Shift focus to less depressing aspects

Alex Lindley

Alex Lindley Copy Editor

On Jan. 8, 2011, Jared Lee Loughner opened fire at a political event for democratic representative Gabrielle Giffords, killing six people and wounding 14. He was arrested shortly after the shooting and his infamous, hollow-eyed mug shot was taken.

         The news has been flooded with commentary and reporting on this incident, Loughner’s life and his mental illness since its occurrence–and, no doubt, everyone is sick of it. It’s depressing, scary and eye-opening all at the same time. It has even sparked debates on who is at fault for not noticing signs of his deteriorating mental health, which can be easily assessed based on his YouTube videos under the account “Classitup10.”

         I wouldn’t recommend the videos to anyone who is easily disturbed by insanity. This isn’t in the videos, but just to illustrate his mental condition: he took pictures of himself with his gun wearing nothing but a red g-string before the shooting.

         But everyone is probably saturated with this story. Bottom line is he is completely off his rocker. Though, one aspect of the story has blossomed into something a little less depressing, and is very revealing of the deep effect that culture and society have on the individual.

         Little was known about Loughner–his motivations, his thoughts, his mind–before or directly after the shooting. In fact, most people who knew him in high school said he was quite normal. He later descended rapidly into mental illness and suffered delusions of conspiracy theories, including government mind control, faked space missions and college being constitutionally illegal.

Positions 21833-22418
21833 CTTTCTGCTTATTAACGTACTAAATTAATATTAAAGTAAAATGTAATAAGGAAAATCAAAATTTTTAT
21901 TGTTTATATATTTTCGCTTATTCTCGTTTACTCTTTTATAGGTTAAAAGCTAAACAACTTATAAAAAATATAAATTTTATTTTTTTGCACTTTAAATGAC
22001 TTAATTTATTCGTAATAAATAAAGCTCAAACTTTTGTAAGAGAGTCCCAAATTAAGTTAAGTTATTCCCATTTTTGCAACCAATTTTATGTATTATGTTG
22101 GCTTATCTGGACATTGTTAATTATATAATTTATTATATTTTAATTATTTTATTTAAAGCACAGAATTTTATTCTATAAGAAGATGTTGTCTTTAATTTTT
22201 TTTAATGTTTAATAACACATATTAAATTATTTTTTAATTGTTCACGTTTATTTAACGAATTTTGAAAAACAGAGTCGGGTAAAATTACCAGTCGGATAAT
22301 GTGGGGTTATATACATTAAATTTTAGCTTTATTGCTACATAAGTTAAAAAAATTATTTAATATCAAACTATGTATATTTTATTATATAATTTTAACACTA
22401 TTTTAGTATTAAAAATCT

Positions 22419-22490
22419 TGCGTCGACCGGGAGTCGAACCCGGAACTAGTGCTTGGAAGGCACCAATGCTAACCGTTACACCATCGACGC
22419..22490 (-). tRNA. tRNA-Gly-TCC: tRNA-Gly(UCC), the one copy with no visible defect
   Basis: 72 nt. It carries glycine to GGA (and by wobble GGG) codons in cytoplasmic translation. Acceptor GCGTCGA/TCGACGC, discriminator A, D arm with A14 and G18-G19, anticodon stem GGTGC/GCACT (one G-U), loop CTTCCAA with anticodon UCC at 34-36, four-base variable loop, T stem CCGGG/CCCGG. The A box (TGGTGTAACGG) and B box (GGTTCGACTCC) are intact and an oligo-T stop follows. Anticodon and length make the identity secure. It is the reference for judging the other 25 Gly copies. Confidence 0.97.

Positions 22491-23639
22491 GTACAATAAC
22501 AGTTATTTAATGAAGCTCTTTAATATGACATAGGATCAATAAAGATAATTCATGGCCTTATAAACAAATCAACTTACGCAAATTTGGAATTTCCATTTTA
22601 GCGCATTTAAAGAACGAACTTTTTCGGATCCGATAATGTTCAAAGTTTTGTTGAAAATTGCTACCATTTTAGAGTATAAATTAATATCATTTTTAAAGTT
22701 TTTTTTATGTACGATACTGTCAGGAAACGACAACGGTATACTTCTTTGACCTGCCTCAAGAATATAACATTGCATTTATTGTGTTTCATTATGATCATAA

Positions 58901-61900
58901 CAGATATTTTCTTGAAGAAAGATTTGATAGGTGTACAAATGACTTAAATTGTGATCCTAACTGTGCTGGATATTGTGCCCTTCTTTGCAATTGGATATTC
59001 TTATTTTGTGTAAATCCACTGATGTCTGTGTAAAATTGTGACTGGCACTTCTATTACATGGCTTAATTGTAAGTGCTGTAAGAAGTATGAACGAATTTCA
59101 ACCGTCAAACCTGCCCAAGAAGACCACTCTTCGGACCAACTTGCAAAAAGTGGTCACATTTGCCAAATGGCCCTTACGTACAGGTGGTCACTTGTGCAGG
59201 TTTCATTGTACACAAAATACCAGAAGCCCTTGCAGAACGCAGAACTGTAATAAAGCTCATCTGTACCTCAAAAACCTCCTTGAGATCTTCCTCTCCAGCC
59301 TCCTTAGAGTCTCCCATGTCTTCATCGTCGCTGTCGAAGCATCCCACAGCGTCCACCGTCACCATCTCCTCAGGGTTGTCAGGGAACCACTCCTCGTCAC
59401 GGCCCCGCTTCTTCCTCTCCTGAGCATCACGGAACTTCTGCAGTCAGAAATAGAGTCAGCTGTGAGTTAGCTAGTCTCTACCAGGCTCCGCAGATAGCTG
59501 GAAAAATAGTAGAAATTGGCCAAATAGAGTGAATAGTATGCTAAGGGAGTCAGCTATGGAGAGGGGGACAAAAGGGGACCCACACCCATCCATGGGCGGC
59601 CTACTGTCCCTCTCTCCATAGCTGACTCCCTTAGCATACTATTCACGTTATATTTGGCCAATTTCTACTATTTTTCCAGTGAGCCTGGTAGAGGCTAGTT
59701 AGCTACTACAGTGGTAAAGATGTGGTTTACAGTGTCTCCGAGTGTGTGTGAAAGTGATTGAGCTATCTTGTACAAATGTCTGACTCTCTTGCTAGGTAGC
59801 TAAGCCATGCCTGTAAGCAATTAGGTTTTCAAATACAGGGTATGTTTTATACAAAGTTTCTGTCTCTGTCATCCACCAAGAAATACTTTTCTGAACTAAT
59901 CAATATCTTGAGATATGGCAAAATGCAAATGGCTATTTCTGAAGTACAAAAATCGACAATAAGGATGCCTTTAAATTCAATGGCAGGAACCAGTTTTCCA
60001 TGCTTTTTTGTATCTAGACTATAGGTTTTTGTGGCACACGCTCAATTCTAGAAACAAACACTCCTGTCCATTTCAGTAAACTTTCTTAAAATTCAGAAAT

In studying Loughner’s delusions, which are characteristic of schizophrenic delusions, it was found that he had little or no relevant political knowledge, but most of his misperceptions centered on politics. This has raised the debate of whether or not his delusions were sparked by the rhetoric of extreme right-wing figures, like Sarah Palin and Glenn Beck.

         Of course, everyone in America is exposed to the delusions of those particular right-wing figures, so the argument that they caused his mental illness is outrageous.

         Interestingly enough, it was found, in a study by the Tokyo Metropolitan College of Allied Medical Sciences, that the ideas of most American delusional patients involved politics. But this was not the same in other places, according to the study. European patients tended to suffer delusions of being poisoned or various religious ideas, while Japanese patients were convinced that their names were being slandered.

         It’s not clear why the European patients were so preoccupied with poisoning, but it is apparent that the shame-based Japanese society has an effect on these delusional patients. If your name is being slandered, you are being shamed. This runs very deeply in ancestor worship and various other aspects of Japanese society.

         As for Americans, we are absolutely inundated with politics from every angle. We are, for the most part, bipartisan and constantly in political debate. The fact that politics has been brought into a mental health debate only further illustrates the extent to which politics saturates American culture.

         This is not to say that politics are bad, it is only to show the profound effect that a culture has on its members. Of course, nothing can excuse Loughner’s actions. But, if anything even remotely positive can be taken from such a tragedy, it is a miracle. If people are, in large part, products of their cultures, we can understand them better by understanding different cultures.

        This is a positive thing because it provides a key to understanding the people of the world, and could hopefully lead to less conflict. Let’s let the legal system sort Loughner out and focus on broader, more uplifting issues for a change. We don’t have to be defined by our political culture, though we are doubtlessly influenced by it.